Review Summary: Further proof of the theory that Anberlin can do no wrong.3 of 3 thought this review was well written
One of the things we have learned to depend on from Anberlin over the years is that they usually always have a strong opener and a glorious, epic, extended track to end each album. The only exceptions really are Blueprints for the Black Market
and Dark is the Way, Light is a Place
just doesn’t have one (although Readyfuels is a fantastic opener) and “Depraved,” to me, doesn’t really fit the criteria. Never Take Friendships Personal’s
title track is the weakest, paired with the strong “dance, dance Christa Päffgen” to counter balance it and Cities
has the excellent “Godspeed,” coupled with the popular and well executed “(*Fin)” on its side. New Surrender
has my favorite tag team though with “The Resistance” and the near flawless “Miserabile Visu (Ex Malo Bonum)” in its corner. Vital
puts up a fight as well with upbeat “Self Starter” and the somewhat simple, atmospheric ender “God, Drugs & Sex” to top it off. I don’t know when the guys came up with the idea or if it just kind of happened by accident, but I hope they keep them coming.
The band dives much further into the electronic sound than on any previous release and also writes some of the heavier songs we have heard (an odd sentence to write, but so it goes). While Vital feels like new territory for the band, it’s still Anberlin. From a band that’s been this consistently great for the last 10 years, what else could we ask for from them? Like I said, Vital has a lot more rockers all in one place than previous albums. Usually the band only has one or two aggressive tracks (the opener and then another thrown in around the halfway point) and then splits upon the catchier pop/rock (usually leaning a little more towards this side) and the softer, mellower tracks. However, Vital shows a much more melancholy side to the band than previous works. The album is pretty much void of the ridiculously catchy, bouncy and lighthearted sounds of songs like “Adelaide” and “Impossible.” It’s a fairly big departure from the band’s usual sound, but it seems to works in their favor for this release.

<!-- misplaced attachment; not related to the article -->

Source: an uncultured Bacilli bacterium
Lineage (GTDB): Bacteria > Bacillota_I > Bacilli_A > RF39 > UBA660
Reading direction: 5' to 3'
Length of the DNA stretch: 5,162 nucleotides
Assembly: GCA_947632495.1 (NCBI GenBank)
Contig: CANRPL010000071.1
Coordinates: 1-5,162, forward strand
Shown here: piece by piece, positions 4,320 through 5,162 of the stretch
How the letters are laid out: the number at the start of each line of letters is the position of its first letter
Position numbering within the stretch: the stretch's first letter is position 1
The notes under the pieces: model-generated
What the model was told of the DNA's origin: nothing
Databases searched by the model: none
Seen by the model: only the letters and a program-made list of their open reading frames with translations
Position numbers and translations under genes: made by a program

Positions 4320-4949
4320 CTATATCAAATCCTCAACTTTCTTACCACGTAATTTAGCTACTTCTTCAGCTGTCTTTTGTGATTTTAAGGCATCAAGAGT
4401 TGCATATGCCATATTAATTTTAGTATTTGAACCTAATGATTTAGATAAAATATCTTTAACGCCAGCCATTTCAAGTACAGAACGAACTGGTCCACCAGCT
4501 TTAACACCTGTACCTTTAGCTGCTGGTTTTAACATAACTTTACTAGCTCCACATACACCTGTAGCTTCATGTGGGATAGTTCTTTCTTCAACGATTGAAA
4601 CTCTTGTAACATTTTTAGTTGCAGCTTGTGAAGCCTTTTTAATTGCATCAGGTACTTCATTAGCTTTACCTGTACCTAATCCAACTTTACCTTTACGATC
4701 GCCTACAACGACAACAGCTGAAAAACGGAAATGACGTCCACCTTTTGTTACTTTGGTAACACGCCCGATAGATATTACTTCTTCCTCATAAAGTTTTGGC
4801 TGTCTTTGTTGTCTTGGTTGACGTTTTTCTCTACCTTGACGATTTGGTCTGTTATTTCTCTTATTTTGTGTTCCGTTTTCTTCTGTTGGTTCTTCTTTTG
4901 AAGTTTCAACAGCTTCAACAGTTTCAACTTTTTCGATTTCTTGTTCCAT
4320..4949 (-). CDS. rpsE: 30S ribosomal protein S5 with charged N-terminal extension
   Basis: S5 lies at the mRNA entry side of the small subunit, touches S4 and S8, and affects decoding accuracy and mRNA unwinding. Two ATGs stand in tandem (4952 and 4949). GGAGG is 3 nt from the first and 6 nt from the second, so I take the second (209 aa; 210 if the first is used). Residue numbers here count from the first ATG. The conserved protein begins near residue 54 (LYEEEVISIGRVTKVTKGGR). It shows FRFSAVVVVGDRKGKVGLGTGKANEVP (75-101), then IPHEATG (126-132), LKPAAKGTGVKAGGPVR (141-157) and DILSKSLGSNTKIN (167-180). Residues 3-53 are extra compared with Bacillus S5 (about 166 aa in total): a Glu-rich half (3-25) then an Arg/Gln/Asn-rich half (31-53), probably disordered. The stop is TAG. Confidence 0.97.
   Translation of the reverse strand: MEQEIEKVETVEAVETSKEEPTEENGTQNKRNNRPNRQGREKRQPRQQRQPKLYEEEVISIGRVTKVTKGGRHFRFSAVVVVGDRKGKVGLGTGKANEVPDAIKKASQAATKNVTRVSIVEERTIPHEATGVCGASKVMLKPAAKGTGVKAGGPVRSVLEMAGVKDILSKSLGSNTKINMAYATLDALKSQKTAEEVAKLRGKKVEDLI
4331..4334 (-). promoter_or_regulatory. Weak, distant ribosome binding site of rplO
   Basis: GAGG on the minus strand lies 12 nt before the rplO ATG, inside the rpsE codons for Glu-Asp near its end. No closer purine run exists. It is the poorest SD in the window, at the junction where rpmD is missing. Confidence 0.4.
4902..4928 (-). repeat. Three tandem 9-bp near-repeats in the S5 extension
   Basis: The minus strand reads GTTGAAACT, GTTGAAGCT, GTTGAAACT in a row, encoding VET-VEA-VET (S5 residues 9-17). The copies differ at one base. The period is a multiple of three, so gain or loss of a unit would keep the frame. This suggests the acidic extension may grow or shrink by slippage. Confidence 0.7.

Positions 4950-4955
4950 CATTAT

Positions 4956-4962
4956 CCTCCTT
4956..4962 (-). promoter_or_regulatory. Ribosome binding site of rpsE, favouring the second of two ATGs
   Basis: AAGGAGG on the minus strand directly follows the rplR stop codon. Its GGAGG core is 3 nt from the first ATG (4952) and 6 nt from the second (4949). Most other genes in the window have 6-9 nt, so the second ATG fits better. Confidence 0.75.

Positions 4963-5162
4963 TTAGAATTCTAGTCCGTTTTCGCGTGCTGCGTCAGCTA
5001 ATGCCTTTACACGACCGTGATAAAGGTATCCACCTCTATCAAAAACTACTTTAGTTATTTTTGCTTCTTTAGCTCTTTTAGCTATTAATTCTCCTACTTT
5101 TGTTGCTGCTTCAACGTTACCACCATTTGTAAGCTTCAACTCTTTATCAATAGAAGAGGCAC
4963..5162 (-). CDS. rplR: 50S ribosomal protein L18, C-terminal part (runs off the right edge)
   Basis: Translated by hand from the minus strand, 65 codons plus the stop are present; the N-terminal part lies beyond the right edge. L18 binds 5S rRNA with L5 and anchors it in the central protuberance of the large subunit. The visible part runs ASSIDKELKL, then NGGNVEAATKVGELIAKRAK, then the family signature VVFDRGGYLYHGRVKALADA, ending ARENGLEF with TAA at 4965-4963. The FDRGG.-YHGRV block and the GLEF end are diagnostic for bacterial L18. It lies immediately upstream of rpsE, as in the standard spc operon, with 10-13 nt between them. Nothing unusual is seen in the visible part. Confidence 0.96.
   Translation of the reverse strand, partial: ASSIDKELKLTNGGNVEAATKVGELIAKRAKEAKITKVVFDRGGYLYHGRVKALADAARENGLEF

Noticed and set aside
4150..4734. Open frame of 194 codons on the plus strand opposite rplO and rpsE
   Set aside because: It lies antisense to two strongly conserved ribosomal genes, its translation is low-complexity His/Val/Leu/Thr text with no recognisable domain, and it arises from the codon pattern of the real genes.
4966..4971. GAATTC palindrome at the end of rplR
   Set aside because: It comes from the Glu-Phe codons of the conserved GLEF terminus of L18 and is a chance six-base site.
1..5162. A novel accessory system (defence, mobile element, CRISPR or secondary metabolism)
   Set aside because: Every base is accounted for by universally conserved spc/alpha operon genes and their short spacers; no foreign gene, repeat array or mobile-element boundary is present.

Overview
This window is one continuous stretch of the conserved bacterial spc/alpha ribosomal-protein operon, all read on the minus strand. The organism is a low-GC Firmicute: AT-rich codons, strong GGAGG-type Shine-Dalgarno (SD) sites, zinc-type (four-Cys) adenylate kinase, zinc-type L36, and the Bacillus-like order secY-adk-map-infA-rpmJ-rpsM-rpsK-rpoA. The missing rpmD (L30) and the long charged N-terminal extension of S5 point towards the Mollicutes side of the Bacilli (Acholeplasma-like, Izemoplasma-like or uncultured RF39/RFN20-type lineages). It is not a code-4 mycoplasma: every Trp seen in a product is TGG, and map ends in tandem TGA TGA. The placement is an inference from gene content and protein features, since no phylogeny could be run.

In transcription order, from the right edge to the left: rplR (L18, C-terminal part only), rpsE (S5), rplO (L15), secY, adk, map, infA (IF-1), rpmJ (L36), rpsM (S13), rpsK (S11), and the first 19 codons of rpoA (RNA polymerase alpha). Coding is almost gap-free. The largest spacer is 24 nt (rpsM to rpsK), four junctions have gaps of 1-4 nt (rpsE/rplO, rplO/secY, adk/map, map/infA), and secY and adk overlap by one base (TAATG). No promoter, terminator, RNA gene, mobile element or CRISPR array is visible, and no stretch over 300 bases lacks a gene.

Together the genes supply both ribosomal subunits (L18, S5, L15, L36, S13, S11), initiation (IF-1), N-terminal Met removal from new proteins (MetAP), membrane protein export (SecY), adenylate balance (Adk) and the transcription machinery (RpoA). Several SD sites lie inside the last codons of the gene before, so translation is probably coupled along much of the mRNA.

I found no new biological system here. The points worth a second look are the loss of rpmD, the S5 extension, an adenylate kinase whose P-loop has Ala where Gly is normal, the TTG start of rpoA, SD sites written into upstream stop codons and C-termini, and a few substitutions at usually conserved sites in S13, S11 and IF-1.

Songs like the opener “Self Starter” and the “Godspeed” reminiscer “Little Tyrants” start the album off with a kick. Both songs are pretty fast and furious affairs that have all the instruments going full blast except for the slightly subdued verses. “Little Tyrants” has some really nice guitar parts (the pre-chorus especially) throughout and also treats us to a guitar solo (which we haven’t had the pleasure of for a while). It also showcases Stephen Christian sporting a more aggressive tone than usual on the chorus. He was always good at hitting a yell or a scream at the tail end of a vocal line, but this is the first time I’ve really heard him trying to keep it going over an entire section. It works for the most part, but it could use a little fine tuning. The strong chorus of “Other Side,” with its slower pacing and thickly distorted guitars, followed by lead single “Someone Anyone,” continues the trend of the harder hitting rock songs. Last, we have “Desires,” which has one of the heaviest, most aggressive intro/chorus riffs I’ve heard Anberlin produce in recent memory. I also found it impressive that the synthesizers were used in some of these tracks and didn’t detract from the heavier, hard rock sound found on them. It actually added to the experience. I had heard they were experimenting with synthesizers more on this record, but I was mostly expecting it to be found on the pop/rock songs.
The synths/electronics make their appearance on most of the tracks, which is another pretty big change for the band since the most they were used before were just a couple tracks from Cities
(“There Is No Mathematics to Love and Loss” and “Reclusion”) and “Disappear” from New Surrender
. It spices up the band’s sound and doesn’t feel like a gimmick, especially since they have experimented with it in the past. “Modern Age” is probably the best of the more pop/rock, synth-heavy songs, followed closely by the slower paced “Orpheum.” “Modern Age” has a somewhat simple, yet infectious intro to it, which Christian then solidifies with his excellent vocals when the intro is used again for the chorus. “Intentions” and “Other Side” straddles the line of the aggressive, mellow and synth-pop/rock sounds quite well, using synth heavy intros and light verses, while “Other Side” utilizes a heavy sounding chorus and “Intentions” takes charge with a catchier chorus and an aggressive bridge that almost comes out of nowhere. “Type Three” and “Innocent” are my least favorite, but are still solid, synth-dominated mellow tracks, while “Innocent” (along with the verses on "Desires") shows a lighter side to the album. And as always, Stephen Christian gives another stellar vocal performance throughout each of the tracks. He just might want to work on his more aggressive tone if that’s something he wants to continue doing for future releases.
Anberlin continues their trend of making high quality albums and further experimenting with their sound. It just further adds to my, and probably many others, theory that the band is capable of no wrong. As of now, I feel that this is their strongest offering to date and like all their other albums, it will remain in my regular rotation long after its release date.